The Drude isn’t quite as good as Super Terre.r, for a few reasons. It’s weirder, but that’s not a criticism, because who doesn’t like weird comics? But too often it seems like Perez is just going for weirdness for its own sake, which is always a bit dicey. Drude has someone living in his closet, for instance, that makes no sense whatsoever, and while the person does come into play late in the volume, that doesn’t mean it’s a great idea to put him in the book. Perhaps we’ll learn more in volume 2, but for volume 1, it feels too random, like Perez just felt like doing this for no reason other than it would be bizarre. The plot is fine, but where in Super Terre.r the characters feel like they’re acting in a reasonable way (despite some of the crazy things they do, they seem reasonable to the characters), occasionally in The Drude we get characters acting oddly for no reason, and it makes the ones who act oddly for a good reason less bizarre, which doesn’t seem like the point (we want the odd characters to stand out, after all). In Super Terre.r, one astronaut – a former archaeologist – wants to study the native culture, which appears to be ancient and defunct, so he wanders off from the group even though there’s a killer on the loose. It’s odd, but it makes sense given his former profession. People are hiding things, but when we discover what, it makes their actions more understandable. Perez does a really nice job turning everyone into a suspect and showing how the pressure of crash-landing on an alien planet (the ship was sabotaged) could make people act strangely. The biggest problem with Super Terre.r is that the resolution comes so quickly – it seems like Perez was running out of pages, and he wrapped up due to that. The murderer is revealed, of course, but some crucial things – which I don’t want to give away – remain unresolved. Still, it’s a fine comic – Perez creates a real sense of tension and terror, as the astronauts get picked off and bizarre stuff keeps happening that may or may not have anything to do with the murders themselves. It makes the book more than just a murder mystery, while The Drude doesn’t really rise above a strange conspiracy. It’s not a bad strange conspiracy – it’s ridiculous, sure, but in the context of the book it’s fine – but that’s all it is. With Super Terre.r, the added element of possible native life forms lurking around makes the sense of dread even stronger, and it makes the book work better.

'The Drude'
‘The Drude’
'Super Terre.r'
‘Super Terre.r’

The art on Super Terre.r helps make the book more interesting, too. Perez drew most of The Drude, and his art (plus Martin’s roughs at the end, which feature thicker lines than Perez) is somewhat of an acquired taste. It’s rather blocky and stiff, but that also makes the weird stuff in the book have even a weirder edge, which makes it easier to accept all the strange stuff that’s going on. His reptilian aliens are freaky, standing out even among all the other strangeness, and Perez uses chunks of blacks really well to set a noir mood, which also helps ground the book a little. Perez gets the conspiratorial atmosphere down pretty well, and his use of Zip-A-Tone (or its computerized equivalent) enhances the art well, as it gives shading without being too rendered, which would not mesh well with Perez’s stark line work. Meanwhile, Hinkle and Talbert do a fine job with Super Terre.r. The biggest problem is that their styles aren’t really similar, so the shift from Hinkle’s more cartoony style to Talbert’s more realistic style is a bit jarring. It’s not awful because they’re both good artists, but it’s a bit odd. Hinkle sets a good mood for the book, showing the first murder and establishing the weirdness of the natives’ culture, which Talbert then runs with. Talbert turns Hinkle’s decrepit cities into something a bit more majestic (but still creepy) and a bit more alien-esque. Meanwhile, once Davies, the archaeologist, heads into the caves around the cities, Talbert really does a nice job showing the magnificence and terror of what he finds and how it begins to affect his mind. Talbert’s lines aren’t quite as crisp as Hinkle’s, so Hinkle’s high-tech stuff looks better, but Talbert does a wonderful job with the sensuous, tactile nature of the natives’ technology. Hinkle doesn’t have to delve into sex too much, but Talbert’s smoother, fuzzier line work makes the sex in the book dirtier and a bit creepier, which fits the tone well. I’m not sure what it would have been like with Hinkle drawing it (Hinkle draws sex well, but I’m not sure if it would have fit the tone as well as Talbert). So while it would have been nice to have one artist, it’s not exactly the worst thing in the world to have two artists as talented as Hinkle and Talbert working on the book.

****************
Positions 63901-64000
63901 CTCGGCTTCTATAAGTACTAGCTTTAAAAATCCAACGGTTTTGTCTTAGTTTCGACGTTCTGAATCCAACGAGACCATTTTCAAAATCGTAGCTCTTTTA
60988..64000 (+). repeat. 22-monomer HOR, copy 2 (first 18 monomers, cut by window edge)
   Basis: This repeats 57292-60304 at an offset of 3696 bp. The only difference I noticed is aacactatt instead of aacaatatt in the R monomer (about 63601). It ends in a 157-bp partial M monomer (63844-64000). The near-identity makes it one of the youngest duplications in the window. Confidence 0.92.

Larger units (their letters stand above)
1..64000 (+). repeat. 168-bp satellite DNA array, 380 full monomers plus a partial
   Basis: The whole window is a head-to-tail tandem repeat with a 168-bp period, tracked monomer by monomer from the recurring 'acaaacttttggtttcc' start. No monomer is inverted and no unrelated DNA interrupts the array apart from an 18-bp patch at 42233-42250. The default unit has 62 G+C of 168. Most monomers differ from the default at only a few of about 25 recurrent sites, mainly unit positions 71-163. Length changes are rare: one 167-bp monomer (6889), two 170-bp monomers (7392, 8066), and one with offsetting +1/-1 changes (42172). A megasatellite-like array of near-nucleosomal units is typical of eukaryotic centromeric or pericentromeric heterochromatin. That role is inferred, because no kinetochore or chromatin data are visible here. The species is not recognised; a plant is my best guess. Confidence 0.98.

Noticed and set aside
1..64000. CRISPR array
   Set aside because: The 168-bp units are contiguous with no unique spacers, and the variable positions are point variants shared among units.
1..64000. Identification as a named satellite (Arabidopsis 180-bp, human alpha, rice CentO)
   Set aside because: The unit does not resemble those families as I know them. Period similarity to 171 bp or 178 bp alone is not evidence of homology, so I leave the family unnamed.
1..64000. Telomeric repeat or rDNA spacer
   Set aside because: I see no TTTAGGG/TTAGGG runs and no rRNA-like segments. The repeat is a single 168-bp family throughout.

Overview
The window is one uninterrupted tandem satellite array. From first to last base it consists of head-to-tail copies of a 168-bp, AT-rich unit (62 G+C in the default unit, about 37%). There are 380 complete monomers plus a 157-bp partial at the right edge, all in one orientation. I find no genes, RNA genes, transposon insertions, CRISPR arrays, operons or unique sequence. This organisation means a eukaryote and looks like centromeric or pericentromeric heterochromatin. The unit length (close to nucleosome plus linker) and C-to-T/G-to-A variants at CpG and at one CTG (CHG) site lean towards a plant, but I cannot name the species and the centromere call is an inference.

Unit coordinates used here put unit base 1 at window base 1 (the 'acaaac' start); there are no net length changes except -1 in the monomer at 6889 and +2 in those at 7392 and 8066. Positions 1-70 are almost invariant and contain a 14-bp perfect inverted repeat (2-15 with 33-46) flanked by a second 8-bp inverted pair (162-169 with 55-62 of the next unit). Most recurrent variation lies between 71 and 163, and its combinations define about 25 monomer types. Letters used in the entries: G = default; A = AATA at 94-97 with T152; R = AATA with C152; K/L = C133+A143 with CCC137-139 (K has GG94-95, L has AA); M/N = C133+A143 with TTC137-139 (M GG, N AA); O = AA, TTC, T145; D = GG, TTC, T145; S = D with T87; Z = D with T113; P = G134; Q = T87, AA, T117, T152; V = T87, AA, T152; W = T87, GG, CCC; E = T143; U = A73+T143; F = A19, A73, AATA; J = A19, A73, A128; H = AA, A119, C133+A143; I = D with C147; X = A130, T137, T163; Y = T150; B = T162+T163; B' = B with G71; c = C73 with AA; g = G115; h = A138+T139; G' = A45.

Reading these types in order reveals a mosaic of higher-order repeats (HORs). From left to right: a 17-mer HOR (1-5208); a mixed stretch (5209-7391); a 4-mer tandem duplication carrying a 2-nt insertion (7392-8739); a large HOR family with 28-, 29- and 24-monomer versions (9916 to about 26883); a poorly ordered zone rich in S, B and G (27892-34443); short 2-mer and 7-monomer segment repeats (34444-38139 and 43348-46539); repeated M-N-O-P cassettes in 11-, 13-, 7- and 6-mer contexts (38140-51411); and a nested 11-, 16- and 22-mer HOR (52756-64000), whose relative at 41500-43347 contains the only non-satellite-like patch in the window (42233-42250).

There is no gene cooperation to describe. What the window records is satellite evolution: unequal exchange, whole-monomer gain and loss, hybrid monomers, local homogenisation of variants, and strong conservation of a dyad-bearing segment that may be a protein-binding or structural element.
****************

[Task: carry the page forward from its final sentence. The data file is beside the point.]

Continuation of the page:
'The Drude'
‘The Drude’
'Super Terre.r'
‘Super Terre.r’

If you have to pick one of these to get, Super Terre.r is probably the one to get. It’s more coherent, has a better story, better art, and Perez handles the themes more subtly and deftly. It’s not without its flaws, as I noted, but overall, it’s a good book. The Drude is weird and wacky, and will probably work better in hindsight as the story unfolds (I don’t know how many volumes Perez has planned), but it’s definitely not as good as Super Terre.r. Still, Perez is a fascinating comics creator, and while he doesn’t put out books too often (I think this is his third and fourth comics in 13 years), his work is never boring!

Rating (The Drude): ★ ★ ★ ★ ★ ½ ☆ ☆ ☆ ☆
Rating (Super Terre.r): ★ ★ ★ ★ ★ ★ ★ ½ ☆ ☆